Contentious Probate2022-06-22T10:45:25+00:00

Contentious Probate

Our dedicated team can help you with any aspect of contentious probate. They provide straightforward and sympathetic legal advice and communicate in plain English.

Our friendly lawyers are experts in this field and will work diligently to ensure that you get the best possible legal support and advice for your individual situation.

We are proud to be a jargon-free firm that can support you with a whole range of services surrounding contentious probate, from conveyancing to inheritance tax and capital gains tax advice.

Contesting a Will

If you want to contest a Will, it is best to seek legal advice as soon as possible as some claims can be subject to strict time limits. Our efficient team offers strong advice and can let you know the likelihood of your claim being successful.

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Attwells Solicitors assist with contentious probate, applying for probate and more

Who can contest a Will?

How you can contest a Will

You can contest a Will in two different ways. You can contest the Will’s validity or alternatively, some category of claimants can make a claim against the estate under the Inheritance (Provision for Family and Dependants) Act 1975 if they have not had reasonable provision made for them.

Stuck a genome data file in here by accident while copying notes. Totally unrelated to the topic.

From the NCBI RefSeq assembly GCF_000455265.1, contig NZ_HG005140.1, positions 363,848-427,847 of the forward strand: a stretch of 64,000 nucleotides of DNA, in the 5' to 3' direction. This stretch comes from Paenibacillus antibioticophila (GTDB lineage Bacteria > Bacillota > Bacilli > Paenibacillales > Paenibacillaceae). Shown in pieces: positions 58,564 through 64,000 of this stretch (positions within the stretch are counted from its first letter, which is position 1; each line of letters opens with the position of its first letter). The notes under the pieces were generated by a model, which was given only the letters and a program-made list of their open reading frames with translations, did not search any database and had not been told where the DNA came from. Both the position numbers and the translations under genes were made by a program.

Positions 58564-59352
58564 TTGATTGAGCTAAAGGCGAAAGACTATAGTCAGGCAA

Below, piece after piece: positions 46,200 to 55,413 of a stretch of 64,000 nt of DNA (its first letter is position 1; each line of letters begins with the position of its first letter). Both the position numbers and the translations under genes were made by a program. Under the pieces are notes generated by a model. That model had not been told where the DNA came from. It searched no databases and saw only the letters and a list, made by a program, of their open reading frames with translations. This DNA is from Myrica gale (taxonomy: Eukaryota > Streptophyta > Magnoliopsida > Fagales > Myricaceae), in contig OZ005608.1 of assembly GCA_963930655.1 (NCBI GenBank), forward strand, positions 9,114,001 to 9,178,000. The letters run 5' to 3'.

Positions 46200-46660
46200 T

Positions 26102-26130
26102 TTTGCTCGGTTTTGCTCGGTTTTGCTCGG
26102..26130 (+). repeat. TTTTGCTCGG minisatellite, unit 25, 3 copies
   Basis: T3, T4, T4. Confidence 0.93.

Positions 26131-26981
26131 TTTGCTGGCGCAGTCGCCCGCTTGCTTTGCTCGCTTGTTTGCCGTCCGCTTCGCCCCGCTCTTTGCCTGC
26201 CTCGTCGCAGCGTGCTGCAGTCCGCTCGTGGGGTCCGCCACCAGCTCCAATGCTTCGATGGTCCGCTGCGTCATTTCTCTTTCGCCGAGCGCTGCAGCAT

Will Validity

When contesting a Will’s validity, you can make the claim based on several different factors.

Testamentary capacity: If the testator (the person that made the will) did not have good mental capacity at the time they made the Will, then this could render it invalid.

Undue influence: Where a testator was pressured into making a specific Will, the gift from this Will can be taken away from the person that pressured the testator.

This is more likely to be successful where the individual is suffering from a lack of sufficient mental capacity or significant health problems which may impact their judgment. To be successful in this type of claim, it needs to be demonstrated that someone has forced or pressured the testator to make the Will they made, as persuasion alone is legal.

Want of approval and knowledge: This is questioning whether the testator and fully understood and accepted the Will and its details when signing it. For example if the testator was deaf or blind when signing it this would be unlawful.

Lack of due execution: Making a claim on the grounds of lack of due execution means questioning if the Will was signed and witnessed properly. If it was not done properly this will render it invalid.

Forgery: It can be claimed that the signature on the Will that was made by the testator was actually forged by someone else making the Will invalid.

Fraudulent calumny: Here the testator could have been talked into excluding someone from the will under false pretences which renders the Will invalid.

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Reasonable Provision Claims